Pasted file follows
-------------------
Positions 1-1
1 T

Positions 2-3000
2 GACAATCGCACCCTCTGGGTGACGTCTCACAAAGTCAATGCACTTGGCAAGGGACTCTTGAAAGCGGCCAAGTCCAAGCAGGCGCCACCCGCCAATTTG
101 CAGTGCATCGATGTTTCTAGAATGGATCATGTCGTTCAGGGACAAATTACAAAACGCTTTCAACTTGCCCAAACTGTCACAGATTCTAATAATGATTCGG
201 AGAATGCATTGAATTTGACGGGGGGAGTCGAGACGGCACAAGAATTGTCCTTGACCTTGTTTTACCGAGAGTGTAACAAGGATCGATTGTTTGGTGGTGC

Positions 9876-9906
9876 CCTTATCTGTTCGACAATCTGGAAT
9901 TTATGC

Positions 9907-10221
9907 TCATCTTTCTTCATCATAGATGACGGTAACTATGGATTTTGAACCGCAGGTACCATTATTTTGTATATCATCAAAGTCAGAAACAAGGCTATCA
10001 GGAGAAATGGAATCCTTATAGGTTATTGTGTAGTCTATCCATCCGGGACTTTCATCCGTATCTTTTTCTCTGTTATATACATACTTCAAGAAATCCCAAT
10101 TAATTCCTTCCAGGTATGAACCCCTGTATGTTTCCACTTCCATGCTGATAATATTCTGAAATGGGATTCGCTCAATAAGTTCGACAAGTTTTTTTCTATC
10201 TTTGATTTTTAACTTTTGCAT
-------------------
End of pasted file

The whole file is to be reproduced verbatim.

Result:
Positions 1-1
1 T

Positions 2-3000
2 GACAATCGCACCCTCTGGGTGACGTCTCACAAAGTCAATGCACTTGGCAAGGGACTCTTGAAAGCGGCCAAGTCCAAGCAGGCGCCACCCGCCAATTTG
101 CAGTGCATCGATGTTTCTAGAATGGATCATGTCGTTCAGGGACAAATTACAAAACGCTTTCAACTTGCCCAAACTGTCACAGATTCTAATAATGATTCGG
201 AGAATGCATTGAATTTGACGGGGGGAGTCGAGACGGCACAAGAATTGTCCTTGACCTTGTTTTACCGAGAGTGTAACAAGGATCGATTGTTTGGTGGTGC

Positions 9876-9906
9876 CCTTATCTGTTCGACAATCTGGAAT
9901 TTATGC

Positions 9907-10221
9907 TCATCTTTCTTCATCATAGATGACGGTAACTATGGATTTTGAACCGCAGGTACCATTATTTTGTATATCATCAAAGTCAGAAACAAGGCTATCA
10001 GGAGAAATGGAATCCTTATAGGTTATTGTGTAGTCTATCCATCCGGGACTTTCATCCGTATCTTTTTCTCTGTTATATACATACTTCAAGAAATCCCAAT
10101 TAATTCCTTCCAGGTATGAACCCCTGTATGTTTCCACTTCCATGCTGATAATATTCTGAAATGGGATTCGCTCAATAAGTTCGACAAGTTTTTTTCTATC
10201 TTTGATTTTTAACTTTTGCAT